We should never get comfortable in the way we talk and write about gender diversity, writes Nevo Zisin. Questions and research are crucial to ensure complex experiences in the community are respected.
By
Nevo Zisin

7 Mar 2016 - 8:49 AM  UPDATED 30 Nov 2016 - 10:55 AM

Often in interviews, articles and features on transgender people, there will be an utterance at some point of the words “born a [insert assigned gender]”. These terms so deeply adored by the mainstream media and the narrative of a trans person as having been born one gender and transitioned into another is rife and for some, accurate.

However, I was not “born a girl”, nor was I “born into the wrong body”.

There was no mistake with my birth. I don’t think that I should have been assigned male at birth. And by identifying as someone who was assigned female at birth, rather than “born a girl”, I shift the conversation from myself, onto society.  

It was society that dictated to me from a young age what it meant to “be a girl,” and that I was expected to be a part of that because of the sex assigned to me. Because I had certain genitalia, I was expected to behave in a certain way. 

But I reject that; I reject the notion that what’s in my pants should decide how I act and what my responsibilities in our world are. 

When I was 17, I realised that presenting as female was no longer appropriate for me. I didn’t feel that it was validating of the identity I felt inside. This is not because I was a “boy trapped in a girl’s body” – it is because I am a complex human being. And because gender is fluid and as I’ve grown, how I relate to my body and gender have grown too.

In discovering my gender identity and living a life truer to who I was, I realised that the name I was given at birth was no longer appropriate for me. And though I had grown in many ways to love and adore that name, as I struggled more with my gender dysphoria, my name felt distant and impersonal.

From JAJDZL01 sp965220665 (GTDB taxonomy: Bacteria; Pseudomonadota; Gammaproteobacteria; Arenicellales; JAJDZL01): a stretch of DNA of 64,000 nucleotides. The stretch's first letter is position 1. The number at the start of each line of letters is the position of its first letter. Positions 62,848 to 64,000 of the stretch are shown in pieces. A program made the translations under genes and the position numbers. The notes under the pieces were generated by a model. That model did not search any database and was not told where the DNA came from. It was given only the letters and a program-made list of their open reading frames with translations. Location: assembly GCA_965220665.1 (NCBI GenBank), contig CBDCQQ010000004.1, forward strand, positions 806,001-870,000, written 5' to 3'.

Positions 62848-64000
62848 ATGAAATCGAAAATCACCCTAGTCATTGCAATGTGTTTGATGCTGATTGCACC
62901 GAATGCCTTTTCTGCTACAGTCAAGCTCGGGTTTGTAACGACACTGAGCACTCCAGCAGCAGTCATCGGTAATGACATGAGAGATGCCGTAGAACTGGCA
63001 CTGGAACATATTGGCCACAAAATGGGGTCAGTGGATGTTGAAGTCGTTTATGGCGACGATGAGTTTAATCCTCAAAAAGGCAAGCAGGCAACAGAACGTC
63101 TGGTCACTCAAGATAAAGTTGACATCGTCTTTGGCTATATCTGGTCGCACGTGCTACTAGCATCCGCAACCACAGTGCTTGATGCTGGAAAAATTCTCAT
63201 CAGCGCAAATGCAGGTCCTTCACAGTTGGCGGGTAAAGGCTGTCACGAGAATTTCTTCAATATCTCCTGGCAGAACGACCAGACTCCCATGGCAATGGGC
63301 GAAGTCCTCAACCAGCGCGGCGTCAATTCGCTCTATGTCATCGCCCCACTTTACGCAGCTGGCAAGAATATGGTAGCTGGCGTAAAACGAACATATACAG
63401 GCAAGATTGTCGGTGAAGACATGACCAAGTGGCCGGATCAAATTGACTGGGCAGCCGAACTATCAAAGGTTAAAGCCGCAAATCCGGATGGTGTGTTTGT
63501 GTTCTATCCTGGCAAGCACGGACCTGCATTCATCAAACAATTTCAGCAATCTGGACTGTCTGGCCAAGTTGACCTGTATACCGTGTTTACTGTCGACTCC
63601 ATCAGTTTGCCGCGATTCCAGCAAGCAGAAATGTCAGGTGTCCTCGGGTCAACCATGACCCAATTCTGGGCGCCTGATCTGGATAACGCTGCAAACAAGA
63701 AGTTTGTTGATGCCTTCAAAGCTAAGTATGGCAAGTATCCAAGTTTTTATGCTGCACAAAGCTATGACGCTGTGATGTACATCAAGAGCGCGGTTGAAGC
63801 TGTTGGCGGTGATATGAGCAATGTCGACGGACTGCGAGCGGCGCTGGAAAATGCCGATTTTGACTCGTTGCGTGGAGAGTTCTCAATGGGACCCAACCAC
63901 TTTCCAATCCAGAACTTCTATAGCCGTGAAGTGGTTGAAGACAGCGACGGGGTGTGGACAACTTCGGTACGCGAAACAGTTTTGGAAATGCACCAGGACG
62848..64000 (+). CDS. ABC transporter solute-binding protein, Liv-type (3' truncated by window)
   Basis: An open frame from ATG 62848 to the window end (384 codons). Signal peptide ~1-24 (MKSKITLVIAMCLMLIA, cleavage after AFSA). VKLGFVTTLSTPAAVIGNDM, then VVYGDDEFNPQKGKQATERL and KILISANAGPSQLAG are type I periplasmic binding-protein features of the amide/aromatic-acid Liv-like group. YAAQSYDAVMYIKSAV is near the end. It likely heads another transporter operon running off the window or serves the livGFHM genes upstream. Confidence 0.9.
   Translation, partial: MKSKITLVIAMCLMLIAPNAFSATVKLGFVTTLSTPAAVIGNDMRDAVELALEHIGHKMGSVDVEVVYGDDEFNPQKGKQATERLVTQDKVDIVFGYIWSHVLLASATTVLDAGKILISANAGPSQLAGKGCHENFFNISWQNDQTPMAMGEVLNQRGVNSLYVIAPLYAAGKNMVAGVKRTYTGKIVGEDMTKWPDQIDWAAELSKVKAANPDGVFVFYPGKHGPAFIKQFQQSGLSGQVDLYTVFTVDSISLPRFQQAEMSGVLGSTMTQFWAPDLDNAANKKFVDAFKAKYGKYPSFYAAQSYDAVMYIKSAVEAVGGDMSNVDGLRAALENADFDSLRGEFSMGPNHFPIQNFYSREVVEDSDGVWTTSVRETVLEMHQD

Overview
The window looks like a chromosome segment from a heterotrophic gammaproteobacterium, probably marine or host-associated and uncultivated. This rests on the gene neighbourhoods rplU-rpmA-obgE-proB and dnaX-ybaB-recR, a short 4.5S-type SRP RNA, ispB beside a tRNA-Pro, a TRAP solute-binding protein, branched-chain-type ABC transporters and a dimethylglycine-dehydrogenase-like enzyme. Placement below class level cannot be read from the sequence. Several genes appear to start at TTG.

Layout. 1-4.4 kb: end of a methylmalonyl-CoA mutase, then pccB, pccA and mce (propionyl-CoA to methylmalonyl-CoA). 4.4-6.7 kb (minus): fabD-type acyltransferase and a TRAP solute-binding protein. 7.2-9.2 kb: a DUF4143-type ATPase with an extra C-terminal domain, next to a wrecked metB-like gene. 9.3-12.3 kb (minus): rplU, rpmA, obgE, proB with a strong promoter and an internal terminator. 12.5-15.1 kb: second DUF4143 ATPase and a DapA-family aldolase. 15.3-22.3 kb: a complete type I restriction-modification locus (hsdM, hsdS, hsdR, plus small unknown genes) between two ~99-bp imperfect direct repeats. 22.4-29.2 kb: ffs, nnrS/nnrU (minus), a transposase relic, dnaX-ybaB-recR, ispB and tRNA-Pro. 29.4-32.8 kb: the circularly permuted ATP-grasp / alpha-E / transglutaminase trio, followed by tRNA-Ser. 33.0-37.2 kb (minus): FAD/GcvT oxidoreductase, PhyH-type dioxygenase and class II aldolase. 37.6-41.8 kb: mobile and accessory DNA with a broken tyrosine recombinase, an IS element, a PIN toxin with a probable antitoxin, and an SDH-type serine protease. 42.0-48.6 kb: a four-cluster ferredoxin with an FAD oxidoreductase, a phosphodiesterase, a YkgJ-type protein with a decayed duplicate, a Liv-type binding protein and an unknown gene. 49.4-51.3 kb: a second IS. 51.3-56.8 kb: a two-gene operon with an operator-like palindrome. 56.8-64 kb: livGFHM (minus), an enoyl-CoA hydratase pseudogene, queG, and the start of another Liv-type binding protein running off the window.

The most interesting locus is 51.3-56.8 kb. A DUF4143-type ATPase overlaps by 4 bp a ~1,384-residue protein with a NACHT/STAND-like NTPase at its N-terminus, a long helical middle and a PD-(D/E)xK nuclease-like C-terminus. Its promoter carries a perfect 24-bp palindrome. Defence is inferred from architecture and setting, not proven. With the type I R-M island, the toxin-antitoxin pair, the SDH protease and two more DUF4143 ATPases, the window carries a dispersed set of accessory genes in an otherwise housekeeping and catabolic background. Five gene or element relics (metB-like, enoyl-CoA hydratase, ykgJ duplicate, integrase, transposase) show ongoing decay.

It stopped being my name, and in my mind, merely became a “girl’s name”. When uttered out of the mouths of those I knew would not accept me, it felt like a slur – invalidating and an insult. This became the same with my pronouns. Every time I overheard someone using the words “she” and “her” in my regard, I felt distressed, uncomfortable and isolated. I made very active decisions about my name and my pronouns.

I now engage in a lot of transgender and feminist activism. I choose to be an educator. Though, it is not my default responsibility as an oppressed minority to educate those who do not understand. 

It is fair enough to not understand the struggles of a people you are not apart of, but it is not their responsibilities to teach you. To expect that would be the epitome of privilege and entitlement.

I recognise that there are huge gaps in understanding in our wider society. So, even though I do not have to and it is not an inherent responsibility of mine, I have made the decision to be an educator, a teacher and an activist.

Though this decision is not always easy for me - I am constantly barraged with deeply personal, offensive and hurtful questions. I’m not always capable of removing my emotions and responding objectively.

It takes a significant amount of energy to confront people’s lack of understanding and ignorance with patience and tolerance. Often, I come home from a speech or presentation feeling completely deflated and needing to return to a safe space.

I choose to be an educator ... [but] it takes a significant amount of energy to confront people’s lack of understanding and ignorance with patience and tolerance.

It is not easy for us as queer people and oppressed minorities to come out of our comfort zones and educate others. The least that can be done is to be greeted with respect and understanding. While I understand that these topics can be confusing for audiences who have never been exposed to it before, the mental health and wellbeing of trans peoples should not come secondary to non-trans understanding.

Even though as a child I may have presented as female for a time, this does not mean that using “she”, “her” pronouns when referring to my childhood is appropriate. Whenever I am asked about that, I am incredibly clear about my discomfort. My name and pronouns are valid, and I expect that they be used at all times in reference to me, unless explicitly stated otherwise by myself.

In order for me to keep doing the activism I do for my community and wider society, for my safety and mental health as well as that of other gender diverse people, these things need to be respected and understood.

When tackling issues you may not understand, ask questions, do your research and prioritise the wellbeing of the people risking themselves to educate you. 

 

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